Setting boundaries is a topic that could be touched upon in employee training programs. These programs offered by the employer are not only key methods to improving the effectiveness, success, productivity and retention of your current workforce, but they also serve as an essential addition to your benefits package to attract future employees.
And it’s not just about retention. Good employee training and development programs can directly impact your bottom line. Learn about the Ulliance Training & Development Program
When you partner with Ulliance, our Life Advisor Consultants are always just a phone call away to teach ways to enhance your work/life balance and increase your happiness. The Ulliance Life Advisor Employee Assistance Program can help employees and employers come closer to a state of total well-being.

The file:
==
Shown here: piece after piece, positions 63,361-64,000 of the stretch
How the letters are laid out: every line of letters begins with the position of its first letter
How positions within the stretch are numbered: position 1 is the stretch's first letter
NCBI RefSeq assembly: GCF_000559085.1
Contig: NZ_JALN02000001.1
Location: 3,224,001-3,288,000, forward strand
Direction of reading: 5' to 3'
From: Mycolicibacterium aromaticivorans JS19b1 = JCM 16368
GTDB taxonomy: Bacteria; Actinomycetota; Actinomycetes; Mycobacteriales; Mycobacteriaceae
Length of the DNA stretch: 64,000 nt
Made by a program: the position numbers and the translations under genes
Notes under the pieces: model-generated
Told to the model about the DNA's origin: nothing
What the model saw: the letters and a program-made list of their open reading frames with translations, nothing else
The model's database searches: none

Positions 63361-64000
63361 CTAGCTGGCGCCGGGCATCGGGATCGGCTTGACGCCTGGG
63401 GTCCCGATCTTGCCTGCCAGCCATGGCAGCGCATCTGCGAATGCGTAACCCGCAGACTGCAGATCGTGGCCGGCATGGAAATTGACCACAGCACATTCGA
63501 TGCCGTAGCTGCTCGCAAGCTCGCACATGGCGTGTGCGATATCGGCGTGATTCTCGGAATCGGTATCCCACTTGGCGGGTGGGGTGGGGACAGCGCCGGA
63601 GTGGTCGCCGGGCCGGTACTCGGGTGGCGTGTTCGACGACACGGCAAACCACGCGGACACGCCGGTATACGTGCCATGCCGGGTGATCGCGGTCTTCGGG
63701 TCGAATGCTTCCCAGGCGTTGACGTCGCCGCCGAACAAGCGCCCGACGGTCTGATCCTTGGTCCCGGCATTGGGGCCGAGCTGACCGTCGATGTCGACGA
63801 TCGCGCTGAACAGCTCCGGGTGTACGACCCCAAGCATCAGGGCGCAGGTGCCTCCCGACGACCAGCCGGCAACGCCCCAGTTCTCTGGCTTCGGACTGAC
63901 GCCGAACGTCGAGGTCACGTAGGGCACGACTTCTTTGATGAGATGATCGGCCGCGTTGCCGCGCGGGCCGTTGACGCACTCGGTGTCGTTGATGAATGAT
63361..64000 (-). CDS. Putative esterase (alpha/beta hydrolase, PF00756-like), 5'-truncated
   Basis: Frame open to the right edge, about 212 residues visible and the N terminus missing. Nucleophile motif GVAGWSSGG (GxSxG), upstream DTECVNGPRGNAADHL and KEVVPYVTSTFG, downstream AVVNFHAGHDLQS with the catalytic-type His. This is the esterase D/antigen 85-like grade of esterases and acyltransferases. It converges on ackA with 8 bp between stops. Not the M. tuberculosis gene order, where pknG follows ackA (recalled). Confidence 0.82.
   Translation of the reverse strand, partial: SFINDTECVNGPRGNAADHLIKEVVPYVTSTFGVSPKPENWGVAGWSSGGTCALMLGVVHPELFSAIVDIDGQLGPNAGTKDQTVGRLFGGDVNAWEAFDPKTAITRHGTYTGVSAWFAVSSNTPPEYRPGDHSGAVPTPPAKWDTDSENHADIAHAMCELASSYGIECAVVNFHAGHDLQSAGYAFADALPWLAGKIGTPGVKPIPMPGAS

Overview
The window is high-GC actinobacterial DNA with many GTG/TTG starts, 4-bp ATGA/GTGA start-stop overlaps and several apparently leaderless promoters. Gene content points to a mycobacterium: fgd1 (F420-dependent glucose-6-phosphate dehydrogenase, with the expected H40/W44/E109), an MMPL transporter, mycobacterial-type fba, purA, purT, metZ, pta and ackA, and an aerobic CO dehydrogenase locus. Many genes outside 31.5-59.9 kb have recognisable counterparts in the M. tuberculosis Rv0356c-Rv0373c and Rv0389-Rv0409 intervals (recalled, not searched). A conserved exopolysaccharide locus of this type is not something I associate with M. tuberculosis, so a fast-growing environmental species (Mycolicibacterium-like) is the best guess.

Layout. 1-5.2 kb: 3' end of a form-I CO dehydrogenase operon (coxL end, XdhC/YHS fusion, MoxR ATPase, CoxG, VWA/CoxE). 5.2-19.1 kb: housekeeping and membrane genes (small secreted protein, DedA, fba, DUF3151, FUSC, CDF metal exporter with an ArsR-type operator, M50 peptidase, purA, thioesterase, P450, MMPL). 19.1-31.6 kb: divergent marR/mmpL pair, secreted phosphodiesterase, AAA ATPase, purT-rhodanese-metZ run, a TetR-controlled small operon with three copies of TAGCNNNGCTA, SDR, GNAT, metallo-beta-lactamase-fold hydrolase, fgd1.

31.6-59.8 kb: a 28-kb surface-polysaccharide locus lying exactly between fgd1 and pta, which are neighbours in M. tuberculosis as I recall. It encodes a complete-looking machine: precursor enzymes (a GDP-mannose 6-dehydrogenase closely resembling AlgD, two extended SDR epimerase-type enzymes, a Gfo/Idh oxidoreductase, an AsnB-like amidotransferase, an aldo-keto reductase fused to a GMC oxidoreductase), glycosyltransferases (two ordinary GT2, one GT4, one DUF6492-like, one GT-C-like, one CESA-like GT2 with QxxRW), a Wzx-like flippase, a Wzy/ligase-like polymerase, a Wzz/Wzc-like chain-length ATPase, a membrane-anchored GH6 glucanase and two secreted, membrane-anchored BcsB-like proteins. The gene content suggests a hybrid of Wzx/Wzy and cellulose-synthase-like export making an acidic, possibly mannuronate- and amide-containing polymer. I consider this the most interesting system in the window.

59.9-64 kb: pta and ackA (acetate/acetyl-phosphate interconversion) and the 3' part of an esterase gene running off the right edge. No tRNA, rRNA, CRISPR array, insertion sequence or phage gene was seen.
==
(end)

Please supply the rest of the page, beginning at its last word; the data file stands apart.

Investing in the right EAP or Wellness Program to support your employees will help them and help you. Visit https://ulliance.com/ or call 866-648-8326.
The Ulliance Employee Assistance Program can address the
• Stress about work or job performance
• Crisis in the workplace
• Conflict resolution at work or in one’s personal life
• Marital or relationship problems
• Child or elder care concerns
• Financial worries
• Mental health problems
• Alcohol/substance abuse
• Interpersonal conflicts
• AND MORE!
9 Ways to Set Better Boundaries at Work. (2022, 05 04). Retrieved from coursera: https://www.coursera.org/articles/how-to-set-boundaries
Hailey, L. (2021). How to Set Boundaries: 5 Ways to Draw the Line Politely. Retrieved from Science of People: https://www.careercontessa.com/advice/healthy-boundaries-at-work/